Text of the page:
A heraldic alphyn

The alphyn is a rare heraldic creature. It is much like a heraldic tyger, but stockier and with tufts of hair covering its body, and also has a thick mane and long thin tongue.[1] Another notable characteristic is its knotted tail, reminiscent of Celtic design and similar to that of the griffin.[2] Sometimes it is depicted as having an eagle's[2] or dragon's talons on its forelegs, other times they are cloven, like a goat's. Occasionally all four feet are depicted as having the claws of a lion. In English heraldry, the alphyn was used as a heraldic badge of the Lords de la Warr, and also appeared on the guidon held by the knight in the Milleflour Tapestry in Somerset.

The word alphyn has been previously identified with the Middle English word alfin, which refers to the bishop in chess and ultimately comes from the Arabic الْفِيل‎ al-fīl, meaning "the elephant," as the bishop was formerly represented by an elephant-shaped piece. However, Williams (1989) argues that the alphyn does not at all resemble an elephant, and elephants themselves are not uncommon in heraldry. Williams instead suggests that as a hybrid animal, the alphyn is related to the heraldic enfield and ultimately sourced from the mythical Irish onchú.[3]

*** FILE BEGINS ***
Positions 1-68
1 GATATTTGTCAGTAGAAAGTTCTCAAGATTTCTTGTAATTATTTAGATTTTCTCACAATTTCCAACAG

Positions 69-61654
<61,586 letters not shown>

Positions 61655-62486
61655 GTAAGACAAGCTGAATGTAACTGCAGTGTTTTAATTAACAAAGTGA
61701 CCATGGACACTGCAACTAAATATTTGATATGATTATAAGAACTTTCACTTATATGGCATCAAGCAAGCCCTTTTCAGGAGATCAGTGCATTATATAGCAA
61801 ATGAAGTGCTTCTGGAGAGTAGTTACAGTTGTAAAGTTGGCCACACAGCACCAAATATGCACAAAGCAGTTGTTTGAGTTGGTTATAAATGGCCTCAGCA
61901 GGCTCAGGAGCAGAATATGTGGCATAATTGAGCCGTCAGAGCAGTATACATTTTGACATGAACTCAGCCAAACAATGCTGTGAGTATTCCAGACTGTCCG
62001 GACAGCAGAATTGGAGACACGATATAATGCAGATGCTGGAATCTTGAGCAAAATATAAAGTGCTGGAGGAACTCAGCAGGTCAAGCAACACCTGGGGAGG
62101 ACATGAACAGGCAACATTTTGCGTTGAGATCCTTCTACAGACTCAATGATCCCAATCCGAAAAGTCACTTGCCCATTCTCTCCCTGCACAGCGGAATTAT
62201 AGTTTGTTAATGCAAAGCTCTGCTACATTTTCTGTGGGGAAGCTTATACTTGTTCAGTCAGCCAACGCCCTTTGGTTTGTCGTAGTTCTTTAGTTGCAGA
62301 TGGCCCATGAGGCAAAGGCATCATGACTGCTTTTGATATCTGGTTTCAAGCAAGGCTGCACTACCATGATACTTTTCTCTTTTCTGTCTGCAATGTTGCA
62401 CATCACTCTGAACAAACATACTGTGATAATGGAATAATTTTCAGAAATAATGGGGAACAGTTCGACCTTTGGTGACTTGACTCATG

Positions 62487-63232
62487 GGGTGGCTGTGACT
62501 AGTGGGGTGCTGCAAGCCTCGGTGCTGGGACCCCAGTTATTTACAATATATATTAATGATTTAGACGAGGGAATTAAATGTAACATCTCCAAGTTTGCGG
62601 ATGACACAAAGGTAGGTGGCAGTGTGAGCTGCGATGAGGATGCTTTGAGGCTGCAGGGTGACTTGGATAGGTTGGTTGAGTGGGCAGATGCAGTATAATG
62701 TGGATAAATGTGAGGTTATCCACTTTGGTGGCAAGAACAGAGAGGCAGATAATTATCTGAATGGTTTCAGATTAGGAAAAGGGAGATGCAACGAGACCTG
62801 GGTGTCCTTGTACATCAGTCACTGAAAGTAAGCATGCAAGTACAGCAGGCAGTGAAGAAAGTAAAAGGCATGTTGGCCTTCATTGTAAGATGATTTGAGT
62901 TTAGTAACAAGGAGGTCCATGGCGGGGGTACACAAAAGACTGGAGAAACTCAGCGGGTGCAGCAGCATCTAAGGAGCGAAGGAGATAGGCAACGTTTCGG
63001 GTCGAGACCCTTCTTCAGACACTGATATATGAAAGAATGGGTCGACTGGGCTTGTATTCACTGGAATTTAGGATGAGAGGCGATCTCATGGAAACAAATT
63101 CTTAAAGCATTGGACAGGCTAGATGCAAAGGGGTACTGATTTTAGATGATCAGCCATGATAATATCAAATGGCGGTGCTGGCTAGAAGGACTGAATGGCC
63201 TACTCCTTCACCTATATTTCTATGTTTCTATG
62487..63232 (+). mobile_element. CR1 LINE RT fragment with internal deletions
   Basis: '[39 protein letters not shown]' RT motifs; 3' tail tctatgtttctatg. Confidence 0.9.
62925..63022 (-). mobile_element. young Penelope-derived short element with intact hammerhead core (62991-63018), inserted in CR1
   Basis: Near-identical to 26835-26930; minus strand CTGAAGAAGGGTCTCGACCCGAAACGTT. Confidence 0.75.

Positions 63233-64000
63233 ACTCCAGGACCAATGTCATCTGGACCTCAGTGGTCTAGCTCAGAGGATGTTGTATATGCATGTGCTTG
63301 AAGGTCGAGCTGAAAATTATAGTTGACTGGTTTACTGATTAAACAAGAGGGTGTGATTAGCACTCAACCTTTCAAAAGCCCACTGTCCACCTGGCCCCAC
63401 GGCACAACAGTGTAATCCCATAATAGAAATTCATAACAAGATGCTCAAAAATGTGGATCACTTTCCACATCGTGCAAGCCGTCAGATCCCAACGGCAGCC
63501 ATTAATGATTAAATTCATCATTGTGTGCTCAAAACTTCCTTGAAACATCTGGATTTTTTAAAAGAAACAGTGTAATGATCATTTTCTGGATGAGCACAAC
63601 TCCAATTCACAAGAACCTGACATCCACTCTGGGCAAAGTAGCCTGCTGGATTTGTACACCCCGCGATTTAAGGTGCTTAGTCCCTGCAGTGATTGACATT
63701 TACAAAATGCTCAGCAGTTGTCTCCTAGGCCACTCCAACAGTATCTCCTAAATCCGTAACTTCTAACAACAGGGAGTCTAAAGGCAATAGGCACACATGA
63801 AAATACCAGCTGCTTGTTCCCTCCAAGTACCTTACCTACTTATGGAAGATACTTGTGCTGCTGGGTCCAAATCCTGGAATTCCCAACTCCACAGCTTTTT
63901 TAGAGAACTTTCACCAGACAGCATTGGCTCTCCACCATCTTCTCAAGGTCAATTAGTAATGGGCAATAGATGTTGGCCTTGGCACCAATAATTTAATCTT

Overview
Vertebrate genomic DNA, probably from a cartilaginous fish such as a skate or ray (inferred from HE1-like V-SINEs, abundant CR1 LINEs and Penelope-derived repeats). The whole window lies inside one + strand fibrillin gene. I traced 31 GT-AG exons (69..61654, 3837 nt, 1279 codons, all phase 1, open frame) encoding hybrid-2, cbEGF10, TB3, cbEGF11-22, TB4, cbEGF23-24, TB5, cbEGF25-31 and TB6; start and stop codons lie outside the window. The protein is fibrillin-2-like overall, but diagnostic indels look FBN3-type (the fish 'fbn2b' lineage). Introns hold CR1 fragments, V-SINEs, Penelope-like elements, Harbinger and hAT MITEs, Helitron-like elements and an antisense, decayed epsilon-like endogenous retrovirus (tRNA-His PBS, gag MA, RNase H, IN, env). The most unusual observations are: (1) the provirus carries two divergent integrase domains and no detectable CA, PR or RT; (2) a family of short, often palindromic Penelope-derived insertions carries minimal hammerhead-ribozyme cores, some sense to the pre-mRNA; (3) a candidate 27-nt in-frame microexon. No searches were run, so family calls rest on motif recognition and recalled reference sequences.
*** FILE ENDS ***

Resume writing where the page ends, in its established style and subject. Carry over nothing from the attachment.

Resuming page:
See also


  1. ^ Ferguson, John, and Stephen Friar. Basic Heraldry. 1st ed. W W Norton & Co Inc, 1993. 166. Print.
  2. ^ a b Heraldry Society. "The Coat of Arms, Volumes 3-6." Johnson Reprint Corporation. University of Minnesota: 1954.
  3. ^ Williams, N. J. A. (1989). "Of Beasts and Banners the Origin of the Heraldic Enfield". The Journal of the Royal Society of Antiquaries of Ireland. 119: 62–78. JSTOR 25508971.